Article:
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Stalking and Harassment

Stalking affects one in five women and one in ten men at some point in their lives. One in 25 aged 16-59 are stalked every year. Eighty per cent of victims are stalked by someone they know, with the biggest category being ex partners who account for 40 per cent of cases reported to the National Stalking helpline. The British Crime Survey (2006) suggests up to five million people experience stalking or harassment in any given year and that many victims will suffer up to 100 incidents before talking to the police.

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What is stalking?

Stalking and harassment is conduct directed at or towards an individual by another that causes a victim to feel that violence may be used against them or another person, or causes the victim to feel afraid, alarm and distressed.

There will be different motivations for a perpetrator's behaviour. This may include revenge, retribution, loneliness, resentment, a desire for reconciliation, response to a perceived insult or humiliation or a desire for control. Some perpetrators' behaviour will be driven by mental health issues.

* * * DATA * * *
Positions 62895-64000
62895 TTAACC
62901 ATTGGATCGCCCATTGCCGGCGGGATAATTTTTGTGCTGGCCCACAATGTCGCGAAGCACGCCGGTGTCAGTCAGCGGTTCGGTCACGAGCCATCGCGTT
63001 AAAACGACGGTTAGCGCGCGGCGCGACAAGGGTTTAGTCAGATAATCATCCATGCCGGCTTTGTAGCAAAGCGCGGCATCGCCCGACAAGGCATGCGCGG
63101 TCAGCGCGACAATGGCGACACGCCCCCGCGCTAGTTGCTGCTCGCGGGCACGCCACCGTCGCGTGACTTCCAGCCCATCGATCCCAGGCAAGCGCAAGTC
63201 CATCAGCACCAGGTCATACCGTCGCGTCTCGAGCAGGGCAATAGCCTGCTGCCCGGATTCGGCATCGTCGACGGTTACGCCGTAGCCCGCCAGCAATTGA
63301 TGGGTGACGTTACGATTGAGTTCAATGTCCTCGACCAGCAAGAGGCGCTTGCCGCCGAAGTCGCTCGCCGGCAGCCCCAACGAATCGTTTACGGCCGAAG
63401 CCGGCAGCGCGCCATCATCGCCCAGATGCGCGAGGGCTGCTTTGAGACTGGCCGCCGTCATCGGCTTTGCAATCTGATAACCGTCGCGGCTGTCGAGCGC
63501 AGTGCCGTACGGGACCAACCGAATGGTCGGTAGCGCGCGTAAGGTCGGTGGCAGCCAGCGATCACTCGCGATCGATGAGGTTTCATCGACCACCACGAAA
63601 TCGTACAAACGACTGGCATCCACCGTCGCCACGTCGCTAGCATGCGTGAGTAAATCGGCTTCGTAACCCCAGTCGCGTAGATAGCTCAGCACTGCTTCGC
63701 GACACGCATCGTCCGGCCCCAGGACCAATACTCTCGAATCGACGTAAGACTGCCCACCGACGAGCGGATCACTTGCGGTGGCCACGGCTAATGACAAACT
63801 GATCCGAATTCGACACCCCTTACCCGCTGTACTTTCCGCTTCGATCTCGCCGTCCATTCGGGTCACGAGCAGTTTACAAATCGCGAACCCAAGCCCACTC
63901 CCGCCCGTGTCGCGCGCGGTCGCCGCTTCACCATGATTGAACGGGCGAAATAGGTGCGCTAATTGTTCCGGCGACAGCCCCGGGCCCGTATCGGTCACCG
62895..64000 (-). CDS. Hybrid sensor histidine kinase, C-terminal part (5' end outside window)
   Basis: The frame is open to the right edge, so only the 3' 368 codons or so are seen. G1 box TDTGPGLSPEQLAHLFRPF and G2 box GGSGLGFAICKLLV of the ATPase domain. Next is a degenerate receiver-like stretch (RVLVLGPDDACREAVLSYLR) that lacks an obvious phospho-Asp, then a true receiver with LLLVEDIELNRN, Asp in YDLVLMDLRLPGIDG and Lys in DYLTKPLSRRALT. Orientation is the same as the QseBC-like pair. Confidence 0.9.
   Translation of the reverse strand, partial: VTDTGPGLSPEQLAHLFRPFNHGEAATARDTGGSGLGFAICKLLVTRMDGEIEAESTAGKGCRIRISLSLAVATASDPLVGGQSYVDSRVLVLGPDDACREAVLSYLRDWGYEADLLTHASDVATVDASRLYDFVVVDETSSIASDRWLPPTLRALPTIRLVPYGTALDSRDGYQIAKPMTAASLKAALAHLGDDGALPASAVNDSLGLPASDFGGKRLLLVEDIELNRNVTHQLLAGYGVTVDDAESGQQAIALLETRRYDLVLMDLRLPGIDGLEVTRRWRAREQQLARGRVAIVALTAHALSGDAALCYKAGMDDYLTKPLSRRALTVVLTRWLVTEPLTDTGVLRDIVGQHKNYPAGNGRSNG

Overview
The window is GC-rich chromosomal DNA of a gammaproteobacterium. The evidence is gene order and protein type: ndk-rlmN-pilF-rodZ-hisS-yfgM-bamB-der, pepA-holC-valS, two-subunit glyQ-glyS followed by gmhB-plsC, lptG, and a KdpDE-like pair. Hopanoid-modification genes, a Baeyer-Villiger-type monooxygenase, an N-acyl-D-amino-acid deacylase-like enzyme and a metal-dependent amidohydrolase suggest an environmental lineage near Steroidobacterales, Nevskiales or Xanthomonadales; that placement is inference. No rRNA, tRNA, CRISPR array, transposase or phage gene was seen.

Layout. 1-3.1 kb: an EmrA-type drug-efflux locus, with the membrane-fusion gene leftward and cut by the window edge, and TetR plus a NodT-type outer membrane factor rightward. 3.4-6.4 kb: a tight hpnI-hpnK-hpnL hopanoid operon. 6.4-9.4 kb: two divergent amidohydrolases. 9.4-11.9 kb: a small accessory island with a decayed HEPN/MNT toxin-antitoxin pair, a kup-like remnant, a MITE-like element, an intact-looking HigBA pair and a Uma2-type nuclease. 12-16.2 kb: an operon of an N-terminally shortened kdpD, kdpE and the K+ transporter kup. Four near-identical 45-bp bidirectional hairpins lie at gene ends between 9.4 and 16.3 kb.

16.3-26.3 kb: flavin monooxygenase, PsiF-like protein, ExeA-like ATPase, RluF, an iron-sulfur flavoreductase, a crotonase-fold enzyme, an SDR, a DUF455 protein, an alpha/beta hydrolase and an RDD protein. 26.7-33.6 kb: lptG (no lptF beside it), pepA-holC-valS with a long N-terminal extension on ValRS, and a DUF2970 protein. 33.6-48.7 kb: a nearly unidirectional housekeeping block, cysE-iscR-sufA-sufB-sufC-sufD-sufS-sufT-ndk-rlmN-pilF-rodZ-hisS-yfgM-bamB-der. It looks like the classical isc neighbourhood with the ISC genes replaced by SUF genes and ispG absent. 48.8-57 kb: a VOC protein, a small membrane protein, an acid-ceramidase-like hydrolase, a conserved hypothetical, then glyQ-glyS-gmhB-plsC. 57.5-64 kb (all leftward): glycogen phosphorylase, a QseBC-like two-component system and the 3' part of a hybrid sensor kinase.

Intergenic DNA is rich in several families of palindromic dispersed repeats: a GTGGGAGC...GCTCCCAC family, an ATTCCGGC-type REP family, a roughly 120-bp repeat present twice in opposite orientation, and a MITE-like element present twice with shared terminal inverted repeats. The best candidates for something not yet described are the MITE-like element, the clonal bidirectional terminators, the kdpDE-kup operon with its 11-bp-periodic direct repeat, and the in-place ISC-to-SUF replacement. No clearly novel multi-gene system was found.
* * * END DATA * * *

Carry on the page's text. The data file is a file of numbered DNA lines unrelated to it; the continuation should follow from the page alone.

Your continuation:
It encompasses a wide range of behaviours that can often have a devastating effect on its victims. It is repeated behaviour that is unwanted by the victim and causes them to have a negative reaction in terms of distress.

Click here for top safety tips for stalking and domestic abuse victims

There are several different contexts in which harassment can occur:

  • As part of domestic abuse
  • Within domestic abuse but where the pre-existing intimate relationship was very brief
  • Where the suspect is known personally to the victim, but not as a family member, intimate partner or former intimate partner, so is therefore outside the definition of domestic abuse (eg. neighbour, work colleague, acquaintance)
  • Where the suspect is not known personally to the victim (eg. harassment of a person in the public eye)
  • Where the victim is a target of a politically-motivated campaign (eg. animal rights extremist)

Stalking HelplineRemember that domestic stalkers are the most dangerous group of stalkers. A prior intimate relationship is the most powerful predictor of violence in stalking cases as there could be a shorter duration of stalking along with rapid escalation, which could signal a 'high' risk of serious harm.

Research shows that those who are at the highest risk of assault are ex-intimates who have been threatened, in whom the stalking has continued for most than two weeks.

Behaviour by a suspect can include:

Frequent, unwanted contact eg. appearing at the home or workplace of the victim, telephone calls, text messages or other contact, such as via the internet (ie. social networking sites).